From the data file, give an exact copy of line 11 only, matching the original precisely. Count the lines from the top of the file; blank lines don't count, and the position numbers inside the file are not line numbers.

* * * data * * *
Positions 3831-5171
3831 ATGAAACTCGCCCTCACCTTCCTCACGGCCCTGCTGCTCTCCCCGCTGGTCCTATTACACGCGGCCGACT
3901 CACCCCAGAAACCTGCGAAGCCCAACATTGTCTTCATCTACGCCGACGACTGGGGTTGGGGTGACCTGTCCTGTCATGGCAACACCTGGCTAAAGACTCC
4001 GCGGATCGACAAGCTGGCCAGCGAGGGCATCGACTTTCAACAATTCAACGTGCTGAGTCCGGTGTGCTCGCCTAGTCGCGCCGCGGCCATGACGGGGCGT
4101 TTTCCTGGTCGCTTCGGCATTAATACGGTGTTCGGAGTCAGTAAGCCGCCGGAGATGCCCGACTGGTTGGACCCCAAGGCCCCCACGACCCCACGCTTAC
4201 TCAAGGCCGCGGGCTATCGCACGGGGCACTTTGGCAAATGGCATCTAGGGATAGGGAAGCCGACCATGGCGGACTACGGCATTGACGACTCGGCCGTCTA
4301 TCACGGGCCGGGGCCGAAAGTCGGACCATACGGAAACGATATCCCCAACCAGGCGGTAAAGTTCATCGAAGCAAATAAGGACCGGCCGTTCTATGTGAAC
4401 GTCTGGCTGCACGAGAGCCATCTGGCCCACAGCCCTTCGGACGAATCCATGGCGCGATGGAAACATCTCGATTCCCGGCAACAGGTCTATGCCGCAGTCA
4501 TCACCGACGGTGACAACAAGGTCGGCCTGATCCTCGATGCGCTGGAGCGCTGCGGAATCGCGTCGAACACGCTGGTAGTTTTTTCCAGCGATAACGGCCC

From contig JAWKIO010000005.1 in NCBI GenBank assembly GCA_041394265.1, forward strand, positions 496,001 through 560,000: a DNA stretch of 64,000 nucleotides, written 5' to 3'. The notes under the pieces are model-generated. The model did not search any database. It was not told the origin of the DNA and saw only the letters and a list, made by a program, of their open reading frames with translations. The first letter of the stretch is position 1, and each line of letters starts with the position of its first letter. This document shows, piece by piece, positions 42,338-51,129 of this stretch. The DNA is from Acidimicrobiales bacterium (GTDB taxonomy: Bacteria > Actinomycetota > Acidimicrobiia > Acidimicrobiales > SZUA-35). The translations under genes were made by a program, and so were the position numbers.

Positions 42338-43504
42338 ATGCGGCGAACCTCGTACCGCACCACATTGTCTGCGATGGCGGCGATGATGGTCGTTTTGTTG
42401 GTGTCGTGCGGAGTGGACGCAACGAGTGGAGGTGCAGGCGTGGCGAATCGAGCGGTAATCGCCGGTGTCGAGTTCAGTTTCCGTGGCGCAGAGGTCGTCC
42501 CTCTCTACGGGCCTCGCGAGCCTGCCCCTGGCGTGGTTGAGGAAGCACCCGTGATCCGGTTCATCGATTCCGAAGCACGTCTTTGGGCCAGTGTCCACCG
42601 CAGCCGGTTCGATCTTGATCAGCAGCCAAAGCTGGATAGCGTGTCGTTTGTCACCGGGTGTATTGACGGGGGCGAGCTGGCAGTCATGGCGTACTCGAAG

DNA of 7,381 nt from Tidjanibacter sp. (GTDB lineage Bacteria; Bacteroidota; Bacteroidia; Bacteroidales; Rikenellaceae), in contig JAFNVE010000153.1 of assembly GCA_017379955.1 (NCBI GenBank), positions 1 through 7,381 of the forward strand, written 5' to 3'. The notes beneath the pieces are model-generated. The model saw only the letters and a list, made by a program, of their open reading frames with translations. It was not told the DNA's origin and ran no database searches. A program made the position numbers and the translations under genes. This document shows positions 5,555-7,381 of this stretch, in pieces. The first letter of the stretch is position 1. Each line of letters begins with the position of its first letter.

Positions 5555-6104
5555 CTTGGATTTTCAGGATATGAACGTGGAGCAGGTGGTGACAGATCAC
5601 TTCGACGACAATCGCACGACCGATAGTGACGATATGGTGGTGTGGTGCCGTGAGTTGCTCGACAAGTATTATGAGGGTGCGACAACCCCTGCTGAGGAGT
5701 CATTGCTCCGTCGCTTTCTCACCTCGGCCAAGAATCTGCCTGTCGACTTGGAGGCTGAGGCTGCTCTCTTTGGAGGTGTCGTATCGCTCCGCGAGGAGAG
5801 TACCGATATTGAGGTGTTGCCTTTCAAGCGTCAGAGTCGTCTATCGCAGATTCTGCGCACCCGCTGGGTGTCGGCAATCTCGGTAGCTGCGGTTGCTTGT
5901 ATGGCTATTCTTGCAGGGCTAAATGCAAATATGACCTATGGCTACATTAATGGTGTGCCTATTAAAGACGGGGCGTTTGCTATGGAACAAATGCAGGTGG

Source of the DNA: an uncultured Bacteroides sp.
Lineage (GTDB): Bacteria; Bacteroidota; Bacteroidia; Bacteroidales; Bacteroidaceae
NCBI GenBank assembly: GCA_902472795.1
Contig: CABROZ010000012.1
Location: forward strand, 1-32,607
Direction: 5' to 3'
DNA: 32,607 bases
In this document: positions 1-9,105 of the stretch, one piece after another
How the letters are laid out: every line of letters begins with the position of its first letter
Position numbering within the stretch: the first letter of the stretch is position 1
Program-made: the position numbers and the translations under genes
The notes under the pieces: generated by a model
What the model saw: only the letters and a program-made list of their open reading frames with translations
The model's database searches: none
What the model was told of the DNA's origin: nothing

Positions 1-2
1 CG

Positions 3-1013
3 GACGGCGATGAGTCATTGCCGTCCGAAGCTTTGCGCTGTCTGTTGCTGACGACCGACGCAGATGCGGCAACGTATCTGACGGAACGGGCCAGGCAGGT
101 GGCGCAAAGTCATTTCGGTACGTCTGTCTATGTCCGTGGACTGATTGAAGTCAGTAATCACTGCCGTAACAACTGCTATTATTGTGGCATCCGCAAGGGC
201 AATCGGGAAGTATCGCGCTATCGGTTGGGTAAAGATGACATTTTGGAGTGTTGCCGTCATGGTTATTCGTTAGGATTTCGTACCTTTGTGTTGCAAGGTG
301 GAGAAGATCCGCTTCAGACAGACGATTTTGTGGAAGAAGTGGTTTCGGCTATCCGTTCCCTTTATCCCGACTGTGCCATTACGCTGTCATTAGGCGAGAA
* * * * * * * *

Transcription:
Positions 42338-43504